Just like his loyalty to Treasurer Joe Hockey, whose disastrous 2014 budget obliterated the Coalition’s standing in the electorate, and which (as I have repeatedly observed) actually targeted floating voters in marginal Coalition-held seats, as well as squibbing the task of paring back profligate government spending and waste which it had been explicitly elected to tackle.
In Hockey’s case and over that dreadful budget, the “simply stand firm” strategy, in the face of total Senate intransigence, was another factor.
And it may well be the case that Bishop is Abbott’s mentor, and that the pair go back decades, and that for years they have had each other’s backs, and so on.
But whichever way you cut it, Bishop’s behaviour as Speaker and the licence it now appears she has taken over unwarranted travel entitlements clearly shows that it is a relationship she has abused, with scant regard for the pressure her actions have placed on Abbott. There is no basis for continued loyalty here. Abbott has to make the hard call if Bishop refuses to spare him the bother.
And lest anyone doubt just how misplaced Abbott’s loyalty toward Bishop really is, veteran journalist Laurie Oakes neatly sums up the case against her today and points out — accurately — that almost all of Bishop’s parliamentary colleagues exude no goodwill toward her at all, let alone the inclination to defend her in light of the melloring she has brought upon the government by her actions.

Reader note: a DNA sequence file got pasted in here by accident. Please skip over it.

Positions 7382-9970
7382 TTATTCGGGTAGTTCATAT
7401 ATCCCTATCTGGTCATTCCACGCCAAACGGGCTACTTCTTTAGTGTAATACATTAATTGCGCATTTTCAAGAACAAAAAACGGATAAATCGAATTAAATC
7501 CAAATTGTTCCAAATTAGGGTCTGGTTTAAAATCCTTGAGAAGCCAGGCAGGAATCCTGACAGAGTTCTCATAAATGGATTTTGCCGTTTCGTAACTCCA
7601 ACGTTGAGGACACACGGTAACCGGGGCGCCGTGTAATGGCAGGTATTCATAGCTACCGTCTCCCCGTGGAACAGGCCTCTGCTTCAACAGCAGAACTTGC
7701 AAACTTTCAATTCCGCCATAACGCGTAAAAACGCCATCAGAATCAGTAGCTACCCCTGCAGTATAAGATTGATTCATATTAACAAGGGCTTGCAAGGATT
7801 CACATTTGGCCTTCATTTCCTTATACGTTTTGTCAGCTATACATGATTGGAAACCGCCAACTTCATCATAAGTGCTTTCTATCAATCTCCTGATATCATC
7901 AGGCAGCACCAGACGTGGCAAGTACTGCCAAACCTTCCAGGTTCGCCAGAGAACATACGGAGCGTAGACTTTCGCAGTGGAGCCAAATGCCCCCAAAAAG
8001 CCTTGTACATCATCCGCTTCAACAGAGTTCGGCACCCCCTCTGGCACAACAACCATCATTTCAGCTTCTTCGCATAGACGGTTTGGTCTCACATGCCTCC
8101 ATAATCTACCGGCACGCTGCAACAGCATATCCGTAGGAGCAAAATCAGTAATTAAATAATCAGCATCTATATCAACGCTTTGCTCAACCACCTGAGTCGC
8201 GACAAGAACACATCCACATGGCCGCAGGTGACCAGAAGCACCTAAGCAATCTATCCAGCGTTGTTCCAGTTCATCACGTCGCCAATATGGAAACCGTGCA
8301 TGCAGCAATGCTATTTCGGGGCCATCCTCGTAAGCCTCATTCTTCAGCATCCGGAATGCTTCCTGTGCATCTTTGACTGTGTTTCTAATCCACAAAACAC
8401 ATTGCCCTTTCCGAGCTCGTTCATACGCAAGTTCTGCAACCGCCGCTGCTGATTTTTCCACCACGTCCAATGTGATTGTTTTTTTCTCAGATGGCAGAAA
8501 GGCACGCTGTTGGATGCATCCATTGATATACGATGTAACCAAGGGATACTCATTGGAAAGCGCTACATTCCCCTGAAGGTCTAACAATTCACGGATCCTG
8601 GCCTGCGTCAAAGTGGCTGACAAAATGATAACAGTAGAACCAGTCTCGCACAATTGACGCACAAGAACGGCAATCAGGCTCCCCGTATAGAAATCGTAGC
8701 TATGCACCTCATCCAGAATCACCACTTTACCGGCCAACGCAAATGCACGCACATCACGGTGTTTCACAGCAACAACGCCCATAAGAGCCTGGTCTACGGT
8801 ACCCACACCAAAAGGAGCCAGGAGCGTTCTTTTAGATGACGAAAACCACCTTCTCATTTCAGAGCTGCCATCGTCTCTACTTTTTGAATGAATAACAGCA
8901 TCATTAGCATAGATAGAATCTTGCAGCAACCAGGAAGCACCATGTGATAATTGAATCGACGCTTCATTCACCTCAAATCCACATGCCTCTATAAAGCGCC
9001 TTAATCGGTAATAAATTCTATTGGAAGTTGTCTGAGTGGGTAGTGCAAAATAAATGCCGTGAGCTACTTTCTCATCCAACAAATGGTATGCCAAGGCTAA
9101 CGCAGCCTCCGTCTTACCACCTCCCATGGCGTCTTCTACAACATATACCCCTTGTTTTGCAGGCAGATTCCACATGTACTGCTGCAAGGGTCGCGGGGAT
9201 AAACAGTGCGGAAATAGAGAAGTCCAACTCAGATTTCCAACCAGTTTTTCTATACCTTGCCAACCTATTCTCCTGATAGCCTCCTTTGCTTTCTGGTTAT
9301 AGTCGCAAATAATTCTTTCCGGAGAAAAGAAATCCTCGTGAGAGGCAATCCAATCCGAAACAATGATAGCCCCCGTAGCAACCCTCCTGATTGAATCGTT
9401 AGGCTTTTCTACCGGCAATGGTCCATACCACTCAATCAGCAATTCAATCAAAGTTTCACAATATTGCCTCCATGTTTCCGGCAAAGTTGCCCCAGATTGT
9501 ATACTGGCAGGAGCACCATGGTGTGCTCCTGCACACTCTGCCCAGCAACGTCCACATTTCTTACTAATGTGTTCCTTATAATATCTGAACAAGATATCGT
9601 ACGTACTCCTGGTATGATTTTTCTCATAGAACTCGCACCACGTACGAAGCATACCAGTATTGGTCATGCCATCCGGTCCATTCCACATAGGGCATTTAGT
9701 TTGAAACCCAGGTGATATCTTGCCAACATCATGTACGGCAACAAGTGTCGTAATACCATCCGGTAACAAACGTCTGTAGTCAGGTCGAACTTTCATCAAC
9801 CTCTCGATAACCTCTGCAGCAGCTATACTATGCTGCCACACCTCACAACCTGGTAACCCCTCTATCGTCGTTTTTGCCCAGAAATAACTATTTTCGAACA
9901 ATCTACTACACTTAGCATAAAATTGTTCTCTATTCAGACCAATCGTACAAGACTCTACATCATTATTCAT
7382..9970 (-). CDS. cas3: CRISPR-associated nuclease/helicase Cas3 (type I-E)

Yet with all that said — and in particular, with an eye to the Coalition’s opponents, who will make merry with the Bishop issue all the way to an election if she is not removed forthwith — there is a big opportunity here for Abbott and his government, if they have the mettle to grasp the initiative and run with it.
To say that rorting expenses and entitlements — not an accusation, mind, but rather a reflection of the way this kind of thing is viewed in the community — feeds heavily into the low regard in which politics and its practitioners are held publicly is an understatement.
Every government is forced to deal with this kind of thing, and expenses scandals involving light-fingered MPs and the taxpayer dollar seem a perennial fixture of Australian politics and a permanent stain on those involved in it.